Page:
On first down, the Eagles play to their exotic run game with another different concept, a 'Pin-Pull' play with two key blocks, the 'Pin' block by Celek and the 'Pull' block by Lane Johnson. Celek perfectly seals a defender inside, Lane pancakes his defender outside, and Ajayi stumbles for a four-yard gain that should have been more. Still, it kept the offense on schedule and moving on the very first play.

Two plays later, the Eagles face third-and-six, and they rely on a pass concept that has worked for them throughout the year, though typically down in the red zone. A motion before the snap signifies man coverage (watch the defender run with Clement), and with the Eagles in a tight bunch formation to Foles' left, the Eagles know they have the ability to attack the Patriots man coverage scheme, and they do it with leverage.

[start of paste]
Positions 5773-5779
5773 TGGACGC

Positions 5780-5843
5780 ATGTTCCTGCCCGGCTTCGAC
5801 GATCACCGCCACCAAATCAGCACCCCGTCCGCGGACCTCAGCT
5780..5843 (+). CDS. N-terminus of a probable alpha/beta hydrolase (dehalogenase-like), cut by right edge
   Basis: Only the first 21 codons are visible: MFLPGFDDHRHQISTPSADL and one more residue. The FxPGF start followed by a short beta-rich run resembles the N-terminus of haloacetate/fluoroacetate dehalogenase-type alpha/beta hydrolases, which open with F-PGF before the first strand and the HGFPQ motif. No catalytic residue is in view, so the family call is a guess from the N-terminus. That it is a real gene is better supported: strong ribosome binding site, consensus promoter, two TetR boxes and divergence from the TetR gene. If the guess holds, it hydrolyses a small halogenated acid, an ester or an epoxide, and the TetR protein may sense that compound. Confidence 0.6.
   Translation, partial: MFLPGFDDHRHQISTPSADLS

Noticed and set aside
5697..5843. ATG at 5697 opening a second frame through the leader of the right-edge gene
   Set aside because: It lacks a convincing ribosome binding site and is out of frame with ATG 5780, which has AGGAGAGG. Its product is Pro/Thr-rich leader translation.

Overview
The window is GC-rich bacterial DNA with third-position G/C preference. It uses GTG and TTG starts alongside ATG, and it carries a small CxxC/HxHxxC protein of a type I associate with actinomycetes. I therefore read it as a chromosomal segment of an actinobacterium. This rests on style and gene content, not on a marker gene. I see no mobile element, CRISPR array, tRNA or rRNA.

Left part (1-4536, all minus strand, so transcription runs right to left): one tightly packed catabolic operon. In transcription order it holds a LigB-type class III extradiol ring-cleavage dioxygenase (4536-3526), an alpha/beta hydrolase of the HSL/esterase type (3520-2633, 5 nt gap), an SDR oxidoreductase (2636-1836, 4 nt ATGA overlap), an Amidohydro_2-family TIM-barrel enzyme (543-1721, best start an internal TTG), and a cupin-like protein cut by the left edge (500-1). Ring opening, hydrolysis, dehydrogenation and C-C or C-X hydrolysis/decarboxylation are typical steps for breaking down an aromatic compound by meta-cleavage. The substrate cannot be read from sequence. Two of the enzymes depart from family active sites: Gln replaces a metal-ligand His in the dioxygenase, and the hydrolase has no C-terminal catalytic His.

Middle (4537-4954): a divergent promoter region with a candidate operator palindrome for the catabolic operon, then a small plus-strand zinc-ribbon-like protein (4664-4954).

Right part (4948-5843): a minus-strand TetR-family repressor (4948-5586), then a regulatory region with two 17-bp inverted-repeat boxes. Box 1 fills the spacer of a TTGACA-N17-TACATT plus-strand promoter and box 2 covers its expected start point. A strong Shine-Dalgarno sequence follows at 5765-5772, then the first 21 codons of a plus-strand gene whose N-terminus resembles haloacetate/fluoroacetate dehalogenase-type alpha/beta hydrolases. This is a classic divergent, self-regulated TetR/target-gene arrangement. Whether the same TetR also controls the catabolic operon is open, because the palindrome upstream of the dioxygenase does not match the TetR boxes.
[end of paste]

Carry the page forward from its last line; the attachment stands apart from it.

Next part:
Typically when a team plays man coverage to a bunch formation, you'll see one defender man up directly on the 'point man' of the bunch, meaning the receiver lined up closest to the line of scrimmage at the top of the bunch. That is Trey Burton, and he is just going to release vertically up the field. That removes one defender.

Now you have two against two in the slot. With these two defenders, against a bunch look, a defense will 'in and out' this, with one defender taking the receiver who is the biggest threat on the inside and another taking whoever is the biggest threat on the outside. That's exactly how the Patriots play this. Jeffery is going to run from the outside on a shallow crossing route into the middle of the field. That removes the inside defender.